Wind vane and Sailtimer finally up mast

When Frank was having her keel dropped, at Hooking Bull in Rockport back in 2016, because this necessitated having the mast down, I planned to install a SailTimer Wireless Wind Instrument which arrived long after the mast was back up and Frank was in her new berth in Corpus Christi Marina

This week, Matt Sebring of Coastal Bend Yacht Services has mounted it, along with a Windex (the one mounted when at Hooking Bull lasted a week, when a pterodactyl (I am no ornithologist, but they are big-assed ugly monsters that share the marina with the boats) decided that the Windex did not belong on the top of the mast.

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It took so long for me to get around to installing the Sailtimer that they have redesigned it – I should have waited until now to buy it. But next time I am at the Marine I can see if it actually works, and also see if the Windex has survived..

Stbd port

Last August I repaired the port side forward port (the big one), rebedding the glass in marine silicon in the alloy frame and repairing the porthole in which it sits. That port was leaking water on the galley side. It seems to be dry now, so this last weekend I did the other side, which leaks water into the chart station, ruining anything not waterproof in the desk and so on.

Gaps filled and epoxied..

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Gaps in port frame before thee repair.

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The port before repair

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For some silly reason I can’t find or did not take pics of the frame, nor of the finished job, but I will add them later. Neither repaired job is perfect – I need to clean up the silicon from the glass, but it will keep the water out. Four more to go, two each side (smaller).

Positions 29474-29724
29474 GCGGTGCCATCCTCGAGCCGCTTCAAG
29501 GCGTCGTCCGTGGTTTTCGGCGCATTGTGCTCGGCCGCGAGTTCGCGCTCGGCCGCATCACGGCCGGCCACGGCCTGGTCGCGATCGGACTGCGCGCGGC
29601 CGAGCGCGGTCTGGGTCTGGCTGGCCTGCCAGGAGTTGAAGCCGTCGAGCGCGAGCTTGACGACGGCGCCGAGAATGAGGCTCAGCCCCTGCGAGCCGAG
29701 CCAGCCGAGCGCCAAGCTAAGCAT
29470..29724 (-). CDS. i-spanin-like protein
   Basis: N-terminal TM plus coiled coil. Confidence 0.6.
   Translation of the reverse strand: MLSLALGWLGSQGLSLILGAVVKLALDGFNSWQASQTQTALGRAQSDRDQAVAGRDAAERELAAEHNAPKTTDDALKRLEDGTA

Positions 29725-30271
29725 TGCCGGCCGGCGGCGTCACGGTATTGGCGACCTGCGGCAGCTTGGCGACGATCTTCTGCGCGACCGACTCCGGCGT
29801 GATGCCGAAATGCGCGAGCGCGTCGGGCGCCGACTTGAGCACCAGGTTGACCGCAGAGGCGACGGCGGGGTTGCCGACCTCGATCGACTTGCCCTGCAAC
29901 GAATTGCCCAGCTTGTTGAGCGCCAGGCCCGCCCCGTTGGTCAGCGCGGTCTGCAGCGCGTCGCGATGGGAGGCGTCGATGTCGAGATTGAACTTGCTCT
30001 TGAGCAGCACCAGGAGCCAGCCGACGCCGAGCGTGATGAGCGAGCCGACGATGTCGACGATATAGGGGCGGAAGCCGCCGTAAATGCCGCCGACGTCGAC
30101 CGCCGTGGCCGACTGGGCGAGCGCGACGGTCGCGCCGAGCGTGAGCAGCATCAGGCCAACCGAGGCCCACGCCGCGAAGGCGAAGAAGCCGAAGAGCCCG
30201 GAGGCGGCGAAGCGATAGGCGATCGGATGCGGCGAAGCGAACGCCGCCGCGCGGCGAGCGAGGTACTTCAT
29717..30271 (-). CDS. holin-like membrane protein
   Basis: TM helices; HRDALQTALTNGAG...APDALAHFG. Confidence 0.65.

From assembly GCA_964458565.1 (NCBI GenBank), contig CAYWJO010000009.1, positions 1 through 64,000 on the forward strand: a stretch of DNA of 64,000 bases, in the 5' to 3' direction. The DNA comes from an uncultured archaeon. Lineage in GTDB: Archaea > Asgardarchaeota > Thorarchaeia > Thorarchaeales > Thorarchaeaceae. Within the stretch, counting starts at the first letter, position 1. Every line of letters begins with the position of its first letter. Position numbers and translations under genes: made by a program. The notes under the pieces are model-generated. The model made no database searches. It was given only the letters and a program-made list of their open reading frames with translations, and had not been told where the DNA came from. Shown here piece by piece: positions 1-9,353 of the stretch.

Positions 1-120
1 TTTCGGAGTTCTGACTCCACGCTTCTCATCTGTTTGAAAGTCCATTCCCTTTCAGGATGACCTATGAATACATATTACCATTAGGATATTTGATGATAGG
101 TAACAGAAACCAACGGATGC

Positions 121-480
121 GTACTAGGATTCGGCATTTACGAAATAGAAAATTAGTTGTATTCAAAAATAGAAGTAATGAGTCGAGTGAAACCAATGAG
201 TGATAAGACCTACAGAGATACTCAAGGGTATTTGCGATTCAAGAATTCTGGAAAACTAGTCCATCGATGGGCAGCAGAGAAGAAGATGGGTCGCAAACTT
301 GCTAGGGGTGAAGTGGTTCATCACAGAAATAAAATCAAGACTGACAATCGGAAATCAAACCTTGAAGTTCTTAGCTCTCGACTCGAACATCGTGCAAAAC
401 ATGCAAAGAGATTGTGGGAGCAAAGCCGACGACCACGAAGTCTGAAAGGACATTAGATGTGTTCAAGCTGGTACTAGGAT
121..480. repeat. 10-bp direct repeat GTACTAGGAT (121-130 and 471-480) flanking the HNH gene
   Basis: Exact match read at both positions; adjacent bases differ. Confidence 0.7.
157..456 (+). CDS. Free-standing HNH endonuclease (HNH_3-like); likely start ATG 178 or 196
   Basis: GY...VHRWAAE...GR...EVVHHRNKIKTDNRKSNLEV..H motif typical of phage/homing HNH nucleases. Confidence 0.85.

1800 Miles from Tortola

I have several hours of video from my solo Atlantic crossing, and have been too busy to create a video of this 2nd leg of my sail from Gosport to Corpus Christi, Texas.

Four years and three months ago I was heading to Tortola, BVI. I came across a short video clip, and turned it into this short message relating the solo sailor to starting up a business: there are many talented sailors, but only a few are “the willing”. Likewise in business.

It is not really a “Frank-Just Frank” video, but without Frank I would not have been there. BTW, I never did get to Tortola, heading instead to St Croix, where I immigrated to the USA and parked Frank for a few months at St Croix Marine

 

Aircon Water-Cooling Pump System

After a bit of tooing and froing with Groco over hose fittings and positioning of the strainer (it can be above the waterline, if the raw water inlet cock is fitted with a shut-off valve), I started on the water supply system for the to-be-bought (either this one or this one) aircon system.

I managed to buy some 1″ (hose is always inside dia, whereas fittings are outrside dia) water hose from West Marine in Corpus Christi and worked out that I could fit the pump and strainer under the sink, both below the waterline.